Meanwhile, "ten of the world's richest countries have pledged 6.1 billion dollars to help poor countries deal with the effects of global warming."
Talk soberly about carbon isotopes, satellite data, and the volume of sea ice and you're a fuzzy-headed alarmist or a closet Marxist. Make the rounds of the cable news shows spouting words like "meltdown," "depression," and "investor optimism," and you're a gimlet-eyed positivist with an exquisite grasp of cause and effect.
One of the things that fascinates me about all this is that it's apparently still good to be "decisive." Lest anyone think we've learned anything in the last eight years, taking swift and decisive action in a crisis of one's own making still trumps thinking ahead, or acknowledging facts you don't like hearing. If a flood of ungrateful climate refugees ever inconveniences us as they travel between "a past place of expulsion, and a future one of denial," I'm sure we'll very decisively throw money at that problem too, in the form of bigger and better border walls, killer drones, mass surveillance, and detention camps. The important thing is that the solution must always reaffirm the worldview that justified the behavior that caused the problem.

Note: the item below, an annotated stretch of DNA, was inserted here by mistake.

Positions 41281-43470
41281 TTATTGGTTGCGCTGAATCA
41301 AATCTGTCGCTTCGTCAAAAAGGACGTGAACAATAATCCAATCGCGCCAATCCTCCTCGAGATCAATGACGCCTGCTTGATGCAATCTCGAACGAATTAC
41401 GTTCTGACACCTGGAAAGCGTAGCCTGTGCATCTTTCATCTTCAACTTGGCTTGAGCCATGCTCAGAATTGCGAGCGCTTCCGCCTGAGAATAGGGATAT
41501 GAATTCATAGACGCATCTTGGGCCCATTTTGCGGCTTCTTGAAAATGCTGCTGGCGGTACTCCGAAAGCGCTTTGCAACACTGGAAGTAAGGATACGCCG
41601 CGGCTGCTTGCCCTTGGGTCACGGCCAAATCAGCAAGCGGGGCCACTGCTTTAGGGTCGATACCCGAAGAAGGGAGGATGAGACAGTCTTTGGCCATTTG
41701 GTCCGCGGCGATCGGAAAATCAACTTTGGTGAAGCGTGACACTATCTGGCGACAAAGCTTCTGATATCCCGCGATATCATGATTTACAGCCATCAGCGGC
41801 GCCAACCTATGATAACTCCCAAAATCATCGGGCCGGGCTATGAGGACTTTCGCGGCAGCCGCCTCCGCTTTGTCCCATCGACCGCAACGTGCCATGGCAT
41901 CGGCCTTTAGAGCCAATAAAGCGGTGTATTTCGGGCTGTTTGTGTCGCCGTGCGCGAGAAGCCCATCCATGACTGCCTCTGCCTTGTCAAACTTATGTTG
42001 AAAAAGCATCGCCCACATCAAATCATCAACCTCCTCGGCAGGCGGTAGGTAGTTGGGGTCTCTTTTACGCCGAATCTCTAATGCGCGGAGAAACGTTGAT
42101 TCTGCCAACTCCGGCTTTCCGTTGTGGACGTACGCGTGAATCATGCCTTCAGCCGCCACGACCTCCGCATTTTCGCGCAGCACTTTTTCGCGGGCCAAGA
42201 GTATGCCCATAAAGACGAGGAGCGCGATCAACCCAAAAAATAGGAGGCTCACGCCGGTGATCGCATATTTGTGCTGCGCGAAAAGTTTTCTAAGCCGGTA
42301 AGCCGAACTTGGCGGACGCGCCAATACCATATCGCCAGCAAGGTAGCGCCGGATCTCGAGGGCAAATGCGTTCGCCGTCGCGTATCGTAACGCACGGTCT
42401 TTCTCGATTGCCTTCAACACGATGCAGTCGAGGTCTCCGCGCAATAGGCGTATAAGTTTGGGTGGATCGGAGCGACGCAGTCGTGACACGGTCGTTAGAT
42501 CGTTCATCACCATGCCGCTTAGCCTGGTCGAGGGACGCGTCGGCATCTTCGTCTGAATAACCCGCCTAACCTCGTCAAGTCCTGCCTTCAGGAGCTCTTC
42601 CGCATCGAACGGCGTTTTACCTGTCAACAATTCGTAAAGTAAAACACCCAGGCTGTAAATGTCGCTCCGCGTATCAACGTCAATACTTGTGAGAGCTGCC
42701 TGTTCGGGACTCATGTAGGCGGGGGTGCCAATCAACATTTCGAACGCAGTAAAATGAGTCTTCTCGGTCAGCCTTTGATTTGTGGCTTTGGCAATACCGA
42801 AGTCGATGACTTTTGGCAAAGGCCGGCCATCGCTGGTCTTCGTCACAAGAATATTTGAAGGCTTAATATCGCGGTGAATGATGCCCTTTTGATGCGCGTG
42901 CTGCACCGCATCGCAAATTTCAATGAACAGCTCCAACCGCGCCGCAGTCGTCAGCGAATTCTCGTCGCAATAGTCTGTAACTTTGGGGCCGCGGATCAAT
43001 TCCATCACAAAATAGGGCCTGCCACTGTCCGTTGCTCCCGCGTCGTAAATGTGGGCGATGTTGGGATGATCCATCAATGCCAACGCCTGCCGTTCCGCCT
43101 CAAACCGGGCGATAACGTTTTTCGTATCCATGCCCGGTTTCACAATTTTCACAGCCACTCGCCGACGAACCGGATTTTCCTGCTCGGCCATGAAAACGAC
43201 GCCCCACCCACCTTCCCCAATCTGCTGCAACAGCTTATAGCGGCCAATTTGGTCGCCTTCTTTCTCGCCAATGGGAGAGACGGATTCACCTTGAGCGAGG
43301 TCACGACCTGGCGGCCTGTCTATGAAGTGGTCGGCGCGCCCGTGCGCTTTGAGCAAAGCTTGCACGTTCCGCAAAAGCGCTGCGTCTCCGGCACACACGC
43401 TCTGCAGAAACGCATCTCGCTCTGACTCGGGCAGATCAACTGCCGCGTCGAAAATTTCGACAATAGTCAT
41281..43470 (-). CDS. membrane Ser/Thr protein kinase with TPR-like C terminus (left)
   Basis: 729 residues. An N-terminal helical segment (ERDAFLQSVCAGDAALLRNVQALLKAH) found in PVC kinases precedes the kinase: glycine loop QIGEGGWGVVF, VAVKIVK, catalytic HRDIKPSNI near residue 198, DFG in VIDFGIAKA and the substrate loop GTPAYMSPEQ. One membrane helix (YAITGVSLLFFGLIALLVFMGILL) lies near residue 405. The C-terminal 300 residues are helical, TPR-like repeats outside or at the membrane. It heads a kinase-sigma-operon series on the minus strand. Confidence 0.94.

All of which is a preamble to the fact that "the 2008 season strongly reinforces the thirty-year downward trend in Arctic ice extent":
NSIDC Senior Scientist Mark Serreze said, “When you look at the sharp decline that we’ve seen over the past thirty years, a ‘recovery’ from lowest to second lowest is no recovery at all. Both within and beyond the Arctic, the implications of the decline are enormous.”Absolutely. And this calls for decisive action!
In other news, Christof Rühl, chief economist at BP, explains oil markets in terms that anyone can understand:
There will never be a moment when the world runs out of oil because there will always be a price at which the last drop of oil can clear the market. And you can turn anything into oil into if you are willing to pay the financial and environmental price.